The stock market is hoping for the Senate negotiations to result
in a deal and all indications are that a deal will get announced
sometime today. This will be no more than a
kick-the-cane-down-the-road type of solution, but it will
nevertheless help move past this issue and start focusing on things
that really matter to the market, like the Q3 earnings season which
moves into high gear starting today.
The picture emerging from the first big day of the Q3 reporting
cycle today is a mixed one, with weak-looking results from Coca
Cola (KO) and Citigroup (C ) and a handy beat from Johnson &
Johnson (JNJ). Other major reports on deck today include Intel
(INTC) and Yahoo (YHOO) that will report after the close. Including
this morning's reports, we now have Q3 results from 35 S&P 500
Total earnings for these 35 companies are up +7.9%, with 51.4%
coming ahead of consensus earnings expectations. Total revenues are
up +2.5% and 40% are beating top-line expectations. The results
thus far are weaker than what we have seen for this same group of
companies in recent quarters. The +7.9% earnings growth in Q3 for
these companies compares to +17.7% in Q2 and the 4-quarter average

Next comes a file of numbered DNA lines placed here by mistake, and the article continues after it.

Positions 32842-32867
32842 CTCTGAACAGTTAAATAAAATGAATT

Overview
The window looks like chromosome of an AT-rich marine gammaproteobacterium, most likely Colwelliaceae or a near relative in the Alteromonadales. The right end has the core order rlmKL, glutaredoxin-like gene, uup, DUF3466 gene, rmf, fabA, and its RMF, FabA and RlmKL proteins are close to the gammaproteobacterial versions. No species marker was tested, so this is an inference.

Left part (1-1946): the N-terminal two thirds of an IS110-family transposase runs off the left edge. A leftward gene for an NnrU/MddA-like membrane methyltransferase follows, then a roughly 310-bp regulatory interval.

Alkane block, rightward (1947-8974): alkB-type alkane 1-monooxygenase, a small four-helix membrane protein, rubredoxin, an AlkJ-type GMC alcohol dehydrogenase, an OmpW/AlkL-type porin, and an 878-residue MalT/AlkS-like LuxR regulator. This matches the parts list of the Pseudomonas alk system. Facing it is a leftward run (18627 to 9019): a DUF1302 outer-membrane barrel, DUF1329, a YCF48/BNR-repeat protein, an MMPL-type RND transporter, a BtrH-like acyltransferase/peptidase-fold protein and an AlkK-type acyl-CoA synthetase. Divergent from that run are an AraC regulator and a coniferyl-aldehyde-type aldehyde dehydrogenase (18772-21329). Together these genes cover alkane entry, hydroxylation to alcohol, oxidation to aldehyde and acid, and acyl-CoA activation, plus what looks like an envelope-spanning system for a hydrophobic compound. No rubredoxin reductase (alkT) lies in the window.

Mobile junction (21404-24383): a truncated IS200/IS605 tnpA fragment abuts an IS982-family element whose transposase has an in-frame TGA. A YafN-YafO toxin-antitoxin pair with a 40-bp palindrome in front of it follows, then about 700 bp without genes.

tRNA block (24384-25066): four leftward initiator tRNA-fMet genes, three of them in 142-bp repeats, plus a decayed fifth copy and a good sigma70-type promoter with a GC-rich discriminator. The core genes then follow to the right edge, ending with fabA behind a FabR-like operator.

of +15.6%, while the +2.5% revenue growth is below Q2's +6.3% and
the 4-quarter's average of +5.4%. The beat ratios are similarly
As we have been saying here repeatedly, the key aspect of this
earnings season is not so much the growth rates and beat ratios for
Q3, but rather the evolving expectations for Q4. Consensus
expectations have been looking for a rebound in earnings growth in
Q4, which then continues into the following quarters. The
persistent pattern for more than a year has been for companies to
guide lower for the current quarter as they report last quarter's
results, prompting analysts to cut estimates.
It is still early in the Q3 reporting cycle, but we have started
seeing Q4 earnings estimates come down a bit in recent days.
Investors didn't care much in the earlier episodes of negative
revisions and many are hoping for a repeat performance this time
around as well. But that's not a given and the coming days of
estimate cuts could become a more serious headwind for the market
than the Washington worries.
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